(Hopefully) good sports essays and observations for good sports by a guy who tries (and can sometimes fail) to be a good sport.


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Thursday, January 14, 2010

Coaching Third- and Fourth-Grade Basketball: The Three-Man Weave

I learned this drill/play decades ago in junior high school (I guess I'm dating myself because they're called "middle schools" now). Anyway, it once was called the Wisconsin Weave, because in the 20's the University of Wisconsin deployed it successfully against, among others, Purdue. In the late 20's Purdue had an all-American named John Wooden, who played against it. Of course, the Purdue teams had to solve the riddle of the weave, but it's a pretty cool play.

The basic premise is that you have three guys spaced out in a row, and you tell them "behind the man I pass it to and head downcourt." So, the player in the middle passes the ball to the guy on his right, and then he runs behind him to the right wing. The kid who catches the ball passes it to the kid on his left; this passer runs behind the kid on the left, while the kid on the left passes the ball to the kid on his right (who was the kid who started the drill). They keep this "weave" going until they're close to the basket, and then the kid with the shot puts in a layup.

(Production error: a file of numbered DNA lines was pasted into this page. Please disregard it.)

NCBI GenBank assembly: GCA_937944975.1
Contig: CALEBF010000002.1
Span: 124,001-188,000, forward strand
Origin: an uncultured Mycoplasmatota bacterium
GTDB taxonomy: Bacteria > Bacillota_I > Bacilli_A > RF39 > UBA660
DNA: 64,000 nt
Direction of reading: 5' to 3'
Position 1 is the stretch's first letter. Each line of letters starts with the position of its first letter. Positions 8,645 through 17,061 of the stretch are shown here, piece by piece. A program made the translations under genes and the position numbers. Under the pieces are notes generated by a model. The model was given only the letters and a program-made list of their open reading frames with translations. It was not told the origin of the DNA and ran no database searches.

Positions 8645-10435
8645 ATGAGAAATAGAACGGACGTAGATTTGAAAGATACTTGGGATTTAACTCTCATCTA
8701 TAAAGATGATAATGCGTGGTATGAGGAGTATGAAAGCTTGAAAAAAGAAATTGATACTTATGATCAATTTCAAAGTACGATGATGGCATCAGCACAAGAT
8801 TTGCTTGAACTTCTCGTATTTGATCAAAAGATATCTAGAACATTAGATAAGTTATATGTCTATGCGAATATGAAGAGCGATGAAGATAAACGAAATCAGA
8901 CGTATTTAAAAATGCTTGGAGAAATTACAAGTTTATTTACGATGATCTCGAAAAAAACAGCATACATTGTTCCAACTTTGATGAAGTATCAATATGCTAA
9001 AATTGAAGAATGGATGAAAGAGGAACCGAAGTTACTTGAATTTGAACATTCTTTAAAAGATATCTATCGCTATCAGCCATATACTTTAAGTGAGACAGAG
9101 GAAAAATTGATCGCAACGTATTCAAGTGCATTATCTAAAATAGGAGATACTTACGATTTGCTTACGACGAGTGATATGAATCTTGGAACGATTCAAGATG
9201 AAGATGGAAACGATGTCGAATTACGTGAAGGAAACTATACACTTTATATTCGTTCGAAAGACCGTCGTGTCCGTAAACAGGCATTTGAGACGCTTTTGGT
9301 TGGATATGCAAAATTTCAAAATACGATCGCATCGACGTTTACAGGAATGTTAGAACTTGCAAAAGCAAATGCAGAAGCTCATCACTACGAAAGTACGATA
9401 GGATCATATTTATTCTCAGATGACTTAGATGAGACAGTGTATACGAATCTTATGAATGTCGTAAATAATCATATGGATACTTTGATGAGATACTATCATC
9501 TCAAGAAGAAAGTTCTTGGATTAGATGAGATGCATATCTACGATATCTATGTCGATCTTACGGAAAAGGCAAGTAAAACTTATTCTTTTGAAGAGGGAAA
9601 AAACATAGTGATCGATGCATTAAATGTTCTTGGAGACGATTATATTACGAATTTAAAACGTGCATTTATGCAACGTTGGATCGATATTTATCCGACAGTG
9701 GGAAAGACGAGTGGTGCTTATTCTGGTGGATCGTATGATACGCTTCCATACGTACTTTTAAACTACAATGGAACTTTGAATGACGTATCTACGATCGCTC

Sound easy?

Well, the third-graders who hadn't played before had some trouble with it, as some of them were running in front of the the kid they passed it to, so I isolated a group of fourth-graders and had them do it together. Well, they caught on pretty quickly, they ran down the floor, passing crisply, weaving in and out, and putting up good layups. The less-experienced kids thought it was cool, the parents thought it was cool, and the kids wanted to continue the drill when we stopped it. What they learned, I hope, is cause and effect -- throw a crisp pass with good movement and no selfish one-on-one dribbling rifts and you can get a good shot. We're going to run that drill every week -- it also will help get the kids to sleep faster at night.

All kidding aside, it's an oldie but goodie. Try it some time.


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